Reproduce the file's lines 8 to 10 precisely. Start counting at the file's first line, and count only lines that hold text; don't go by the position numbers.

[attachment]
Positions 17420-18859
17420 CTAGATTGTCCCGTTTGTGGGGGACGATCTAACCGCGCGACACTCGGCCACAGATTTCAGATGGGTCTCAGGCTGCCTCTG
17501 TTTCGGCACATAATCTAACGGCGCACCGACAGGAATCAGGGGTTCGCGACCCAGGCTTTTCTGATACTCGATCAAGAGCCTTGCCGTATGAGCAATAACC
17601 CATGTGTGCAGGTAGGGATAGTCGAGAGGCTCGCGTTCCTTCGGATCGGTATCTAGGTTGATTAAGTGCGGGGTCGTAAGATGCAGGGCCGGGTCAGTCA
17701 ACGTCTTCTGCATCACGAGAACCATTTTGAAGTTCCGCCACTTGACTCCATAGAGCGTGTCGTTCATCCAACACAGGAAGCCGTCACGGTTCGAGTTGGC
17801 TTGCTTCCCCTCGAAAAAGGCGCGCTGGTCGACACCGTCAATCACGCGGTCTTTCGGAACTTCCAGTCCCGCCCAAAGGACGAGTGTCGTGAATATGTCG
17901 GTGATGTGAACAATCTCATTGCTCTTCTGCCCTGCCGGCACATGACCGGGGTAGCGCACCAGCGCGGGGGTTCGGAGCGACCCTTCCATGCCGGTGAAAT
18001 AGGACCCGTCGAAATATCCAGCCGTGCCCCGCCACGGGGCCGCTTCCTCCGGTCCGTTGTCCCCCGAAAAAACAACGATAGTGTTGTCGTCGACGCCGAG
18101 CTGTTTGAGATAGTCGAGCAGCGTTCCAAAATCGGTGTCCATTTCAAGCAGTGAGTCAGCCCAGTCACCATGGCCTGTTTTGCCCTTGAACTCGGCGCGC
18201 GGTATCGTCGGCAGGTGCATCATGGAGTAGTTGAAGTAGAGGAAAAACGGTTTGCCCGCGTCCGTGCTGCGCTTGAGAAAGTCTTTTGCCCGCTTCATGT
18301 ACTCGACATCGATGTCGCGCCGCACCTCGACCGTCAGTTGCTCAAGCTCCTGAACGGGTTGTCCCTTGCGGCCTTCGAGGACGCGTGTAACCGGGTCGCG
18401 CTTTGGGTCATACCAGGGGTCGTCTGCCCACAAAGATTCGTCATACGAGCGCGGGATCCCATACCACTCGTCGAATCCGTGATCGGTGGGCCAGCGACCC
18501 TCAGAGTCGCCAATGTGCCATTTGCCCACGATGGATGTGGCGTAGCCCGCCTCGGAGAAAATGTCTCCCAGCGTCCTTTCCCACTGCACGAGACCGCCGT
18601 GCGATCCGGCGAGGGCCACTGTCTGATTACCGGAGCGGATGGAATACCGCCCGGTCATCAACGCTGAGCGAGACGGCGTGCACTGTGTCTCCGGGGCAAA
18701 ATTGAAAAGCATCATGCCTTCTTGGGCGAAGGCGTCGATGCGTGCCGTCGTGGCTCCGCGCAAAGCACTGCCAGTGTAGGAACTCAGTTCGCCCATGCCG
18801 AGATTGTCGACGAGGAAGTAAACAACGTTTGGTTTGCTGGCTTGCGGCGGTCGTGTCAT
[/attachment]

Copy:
18001 AGGACCCGTCGAAATATCCAGCCGTGCCCCGCCACGGGGCCGCTTCCTCCGGTCCGTTGTCCCCCGAAAAAACAACGATAGTGTTGTCGTCGACGCCGAG
18101 CTGTTTGAGATAGTCGAGCAGCGTTCCAAAATCGGTGTCCATTTCAAGCAGTGAGTCAGCCCAGTCACCATGGCCTGTTTTGCCCTTGAACTCGGCGCGC
18201 GGTATCGTCGGCAGGTGCATCATGGAGTAGTTGAAGTAGAGGAAAAACGGTTTGCCCGCGTCCGTGCTGCGCTTGAGAAAGTCTTTTGCCCGCTTCATGT